June 17, 2012
Let Us Now Praise Volunteers, and Those that Begat Volunteer Organisations*
We’ve been talking up Volunteer Awareness Week for weeks. Now let’s unfurl the banners, deliver the speeches, do the award presentations and the street parades, and read with pride the full-page spreads in our newspapers and the online affirmations about community organisations and the work done by volunteers. Let the party begin!
Let us also hear the voices of volunteers, recording the delight they find in their work, and the personal and professional gains they make through their volunteer experience.
Volunteers involved in New Zealand’s biggest exercise in event management, the Rugby World Cup have a few things to say, in a recently published report:
“My fellow volunteers – they were all wonderful people and extremely generous with their time and energy – this feeling spread amongst the team, so everyone stayed motivated and fed off the energy of others.”
“The whole experience, from the information road shows to the training and captain’s run, was amazing. So well organised, totally positive and supportive, I truly felt like an important person in a team for an important event. I was VERY proud to tell people I was a volunteer for RWC 2011!”
At Volunteer Centres around the country the work of recruitment and referral of volunteers is their core business. The quotes that follow are drawn from Volunteer Wellington publications.
“Volunteering has given me a chance to merge properly into the local community”
“Volunteering was a great stepping stone to help get from A to B, to make the big transition into paid employment.”
“Volunteering makes me a better person to be around.”
“It’s interesting, varied, challenging and rewarding too. I’d recommend volunteering to anyone.”
I am told more stories from a community organisation involving large numbers of volunteers in a wide range of roles:
“I got a job, and I’m studying at Polytech, all because the organisation gave me confidence to believe in myself and my abilities”
“I’m working as an ESL teacher now – all because I volunteered and the organisation acted as my referee”
Then there are the corporate volunteers, where businesses support employees to volunteer in the community. It might be for a fund-raising event, or a day-long conservation project working on improving a particular environment, or offering professional expertise to an organisation. Here is what the organiser of one company’s volunteer projects says:
“This is a community-minded company. The people here care about the community and volunteering. My bosses leave me to make it happen. It is very much their interest that drives our volunteering: it is their way of giving back to the community.”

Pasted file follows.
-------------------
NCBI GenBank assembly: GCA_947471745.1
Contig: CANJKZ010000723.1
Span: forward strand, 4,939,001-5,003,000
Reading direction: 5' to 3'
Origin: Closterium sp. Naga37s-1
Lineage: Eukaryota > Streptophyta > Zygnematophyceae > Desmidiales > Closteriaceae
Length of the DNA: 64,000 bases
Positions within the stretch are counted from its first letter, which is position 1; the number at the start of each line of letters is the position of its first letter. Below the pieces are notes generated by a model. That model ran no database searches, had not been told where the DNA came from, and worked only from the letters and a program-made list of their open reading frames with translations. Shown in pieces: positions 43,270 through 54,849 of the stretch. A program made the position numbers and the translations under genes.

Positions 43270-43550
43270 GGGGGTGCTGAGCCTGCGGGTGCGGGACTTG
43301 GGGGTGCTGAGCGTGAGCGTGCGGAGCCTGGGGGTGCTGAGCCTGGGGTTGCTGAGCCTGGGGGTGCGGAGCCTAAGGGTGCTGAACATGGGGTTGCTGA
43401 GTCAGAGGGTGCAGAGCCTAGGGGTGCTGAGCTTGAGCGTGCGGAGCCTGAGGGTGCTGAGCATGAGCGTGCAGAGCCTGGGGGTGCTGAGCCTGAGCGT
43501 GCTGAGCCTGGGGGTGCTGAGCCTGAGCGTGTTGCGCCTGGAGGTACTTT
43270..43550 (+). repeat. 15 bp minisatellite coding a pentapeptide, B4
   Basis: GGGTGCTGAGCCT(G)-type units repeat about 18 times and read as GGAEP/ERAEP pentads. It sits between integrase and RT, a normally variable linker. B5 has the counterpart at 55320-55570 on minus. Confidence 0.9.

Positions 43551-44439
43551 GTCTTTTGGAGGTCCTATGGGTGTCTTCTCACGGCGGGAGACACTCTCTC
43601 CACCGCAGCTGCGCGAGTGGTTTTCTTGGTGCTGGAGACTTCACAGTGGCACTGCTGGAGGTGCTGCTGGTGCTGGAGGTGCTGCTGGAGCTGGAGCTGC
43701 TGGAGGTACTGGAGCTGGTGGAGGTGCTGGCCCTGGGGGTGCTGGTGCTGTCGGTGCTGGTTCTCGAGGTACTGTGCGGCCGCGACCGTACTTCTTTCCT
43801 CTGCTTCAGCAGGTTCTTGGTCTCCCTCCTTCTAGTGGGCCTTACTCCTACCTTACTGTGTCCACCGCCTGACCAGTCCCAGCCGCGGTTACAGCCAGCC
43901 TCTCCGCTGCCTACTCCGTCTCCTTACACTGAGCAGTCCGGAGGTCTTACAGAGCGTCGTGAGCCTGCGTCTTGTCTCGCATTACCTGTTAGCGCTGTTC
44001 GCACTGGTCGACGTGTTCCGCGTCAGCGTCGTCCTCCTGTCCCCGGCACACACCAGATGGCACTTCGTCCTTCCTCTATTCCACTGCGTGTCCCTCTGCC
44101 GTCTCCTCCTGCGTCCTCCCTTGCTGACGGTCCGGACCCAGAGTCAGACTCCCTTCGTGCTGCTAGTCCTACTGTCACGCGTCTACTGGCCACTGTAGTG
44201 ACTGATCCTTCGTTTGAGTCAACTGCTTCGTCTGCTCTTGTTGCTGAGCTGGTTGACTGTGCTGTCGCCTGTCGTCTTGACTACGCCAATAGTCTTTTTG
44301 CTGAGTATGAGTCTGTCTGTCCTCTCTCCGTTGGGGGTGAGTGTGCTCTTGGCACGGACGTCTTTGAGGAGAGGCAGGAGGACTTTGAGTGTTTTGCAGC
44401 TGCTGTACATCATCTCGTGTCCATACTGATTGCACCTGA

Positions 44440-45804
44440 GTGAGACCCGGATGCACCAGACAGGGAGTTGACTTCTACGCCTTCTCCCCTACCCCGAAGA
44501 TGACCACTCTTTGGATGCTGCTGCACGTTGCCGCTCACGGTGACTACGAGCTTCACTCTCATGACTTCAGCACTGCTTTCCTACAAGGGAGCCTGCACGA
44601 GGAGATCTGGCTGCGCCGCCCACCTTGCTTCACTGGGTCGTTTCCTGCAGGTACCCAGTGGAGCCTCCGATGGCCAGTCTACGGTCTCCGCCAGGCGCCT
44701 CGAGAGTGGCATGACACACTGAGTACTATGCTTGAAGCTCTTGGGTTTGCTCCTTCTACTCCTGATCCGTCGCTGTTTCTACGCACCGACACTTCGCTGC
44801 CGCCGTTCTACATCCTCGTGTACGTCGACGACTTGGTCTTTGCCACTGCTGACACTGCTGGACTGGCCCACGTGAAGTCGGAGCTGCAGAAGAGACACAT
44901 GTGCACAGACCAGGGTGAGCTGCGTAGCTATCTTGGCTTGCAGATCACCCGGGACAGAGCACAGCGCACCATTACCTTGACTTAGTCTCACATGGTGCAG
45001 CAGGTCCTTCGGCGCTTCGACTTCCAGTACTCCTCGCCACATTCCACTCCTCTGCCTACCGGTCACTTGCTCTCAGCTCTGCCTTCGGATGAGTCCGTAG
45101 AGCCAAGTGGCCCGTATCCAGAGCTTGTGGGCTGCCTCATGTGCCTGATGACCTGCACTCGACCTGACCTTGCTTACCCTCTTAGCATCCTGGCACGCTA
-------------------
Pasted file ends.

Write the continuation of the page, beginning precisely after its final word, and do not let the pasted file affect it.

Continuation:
I raise a flag too for the unsung volunteers in our communities, the huge population of informal volunteers whose voices are not often heard in public, nor their deeds loudly proclaimed. These are the people who look out for their neighbours, the clusters of small organisations who take the initiative to restore a waterway, to plant a hillside, those who run a sports team, develop a programme for young people, or the young people themselves who fundraise to help the cause of their choice.
If you ask them why you are likely to hear statements like these:
“It’s what you do – it’s part and parcel of living in this community”
“Giving is also receiving.”
“It’s easy to write a cheque, and it’s much more satisfying to give your time and skills to doing something money can’t buy.”
This week is also a time to acknowledge the organisations that give volunteers such opportunities. Here are a couple of testimonies from volunteers, drawn from Volunteer Wellington newsletter (Dec/Jan 2012).
“Volunteer work has to have purpose and be well managed, so that people know where they stand and how they are making a difference. Then they will be committed.”
“The people and managers at all the places I volunteered gave me a feeling of belonging. I always felt I was treated as one of the staff – properly equal.”
These are samples of the stories you will hear from volunteers. They come from different directions, representing different interests and different reasons for volunteering. They are also the stories about building communities, contributing to that interlocking honeycomb pattern that is our logo for this week.
So the joy of volunteering, the learning, the life path development, the social networks and the individual achievements illustrate the importance of (1) a switched-on manager of volunteers, and (2) an organisation that understands and fully appreciates the true value of volunteer contributions.
Volunteers + the organisation + good leadership and management = Building Communities
* Those who notice the adaptation of a biblical quote will also recognise that Volunteering has biblical dimensions.